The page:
Home News A doomed 1845 expedition to the Arctic killed 129 men. Now the...

A doomed 1845 expedition to the Arctic killed 129 men. Now the ship’s artifacts have been found ‘frozen in time.’

211
0
a-doomed-1845-expedition-to-the-arctic-killed-129-men-now-the-ship’s-artifacts-have-been-found-‘frozen-in-time.’

THE WASHINGTON POST:

For more than 170 years, the HMS Terror rested beneath the frigid waters of the Canadian Arctic Ocean holding the secrets to an infamously fatal expedition – until a sunny day earlier this month, when a little robot plunged into the sea to try to find them.

On a cable, Canadian and Inuit researchers guided it to the shipwreck and below the deck, eager to see what the remote-controlled underwater vehicle might find. It would mark the first major exploration of the doomed ship since dozens of men abandoned it after it became trapped in ice during a dangerous 1845 mission to chart the Northwest Passage. There were no survivors, and both the Terror and its sister ship, the HMS Erebus, disappeared beneath the icy surface, where they would stay until 2014 and 2016, when each ship was discovered.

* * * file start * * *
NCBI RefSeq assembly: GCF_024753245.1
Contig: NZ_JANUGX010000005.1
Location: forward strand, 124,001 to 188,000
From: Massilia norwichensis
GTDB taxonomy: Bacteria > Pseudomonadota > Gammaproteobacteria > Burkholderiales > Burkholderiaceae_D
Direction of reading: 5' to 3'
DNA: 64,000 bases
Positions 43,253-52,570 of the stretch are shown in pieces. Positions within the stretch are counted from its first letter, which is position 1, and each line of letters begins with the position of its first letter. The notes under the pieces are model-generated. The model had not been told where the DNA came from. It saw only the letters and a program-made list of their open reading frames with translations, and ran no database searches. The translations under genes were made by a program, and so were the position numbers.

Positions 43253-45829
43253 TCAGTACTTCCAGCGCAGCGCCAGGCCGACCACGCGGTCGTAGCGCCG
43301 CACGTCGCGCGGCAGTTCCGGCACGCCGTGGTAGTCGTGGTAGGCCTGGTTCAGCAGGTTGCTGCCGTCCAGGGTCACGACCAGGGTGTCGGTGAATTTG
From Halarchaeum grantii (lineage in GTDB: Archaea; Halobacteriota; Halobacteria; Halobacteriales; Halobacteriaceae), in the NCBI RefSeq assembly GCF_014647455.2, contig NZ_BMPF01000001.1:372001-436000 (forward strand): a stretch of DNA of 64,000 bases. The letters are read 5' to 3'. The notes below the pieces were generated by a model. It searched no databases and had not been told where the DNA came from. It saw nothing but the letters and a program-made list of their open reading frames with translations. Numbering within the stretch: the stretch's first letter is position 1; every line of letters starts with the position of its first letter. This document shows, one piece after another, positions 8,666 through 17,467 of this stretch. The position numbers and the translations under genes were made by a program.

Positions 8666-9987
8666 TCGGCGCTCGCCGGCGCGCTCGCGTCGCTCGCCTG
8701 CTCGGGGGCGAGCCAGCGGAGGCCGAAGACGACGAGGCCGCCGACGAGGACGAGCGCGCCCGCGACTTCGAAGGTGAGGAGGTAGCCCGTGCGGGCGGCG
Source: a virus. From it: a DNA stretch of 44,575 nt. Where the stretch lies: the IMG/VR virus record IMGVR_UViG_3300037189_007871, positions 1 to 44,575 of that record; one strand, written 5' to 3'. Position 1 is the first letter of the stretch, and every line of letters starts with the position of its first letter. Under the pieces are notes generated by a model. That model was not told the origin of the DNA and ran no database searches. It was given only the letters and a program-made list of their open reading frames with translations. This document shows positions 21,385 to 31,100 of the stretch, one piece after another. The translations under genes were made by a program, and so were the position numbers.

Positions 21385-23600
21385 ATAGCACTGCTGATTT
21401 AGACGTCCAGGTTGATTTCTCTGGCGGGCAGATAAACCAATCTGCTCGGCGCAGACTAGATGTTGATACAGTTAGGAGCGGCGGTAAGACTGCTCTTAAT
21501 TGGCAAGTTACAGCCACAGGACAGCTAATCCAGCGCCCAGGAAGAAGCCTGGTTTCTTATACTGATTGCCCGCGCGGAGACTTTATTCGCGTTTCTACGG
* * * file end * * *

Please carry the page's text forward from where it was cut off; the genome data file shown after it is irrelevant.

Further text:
Now, the Inuit and Canadian governments announced Wednesday, researchers are a step closer to unraveling the enduring mystery of the disasters: Inside the HMS Terror, the robot-like underwater explorer found a ship so well preserved that its artifacts seemed to be “essentially frozen in time,” Parks Canada said.

“The impression we witnessed when exploring the HMS Terror is of a ship only recently deserted by its crew, seemingly forgotten by the passage of time,” Ryan Harris, a Parks Canada archaeologist who piloted the remote-controlled underwater vehicle, said in a statement.

Inside the ship, glass plates were still stacked neatly on shelves. Wine bottles and jugs encased in silt still stood upright in wooden niches and rifles still hung on the walls, encased in rust. In the ship’s 20 separate rooms, drawers in the dressers and desks were still tightly shut – the most tantalizing discovery in the eyes of the archaeologists.

More from The Washington Post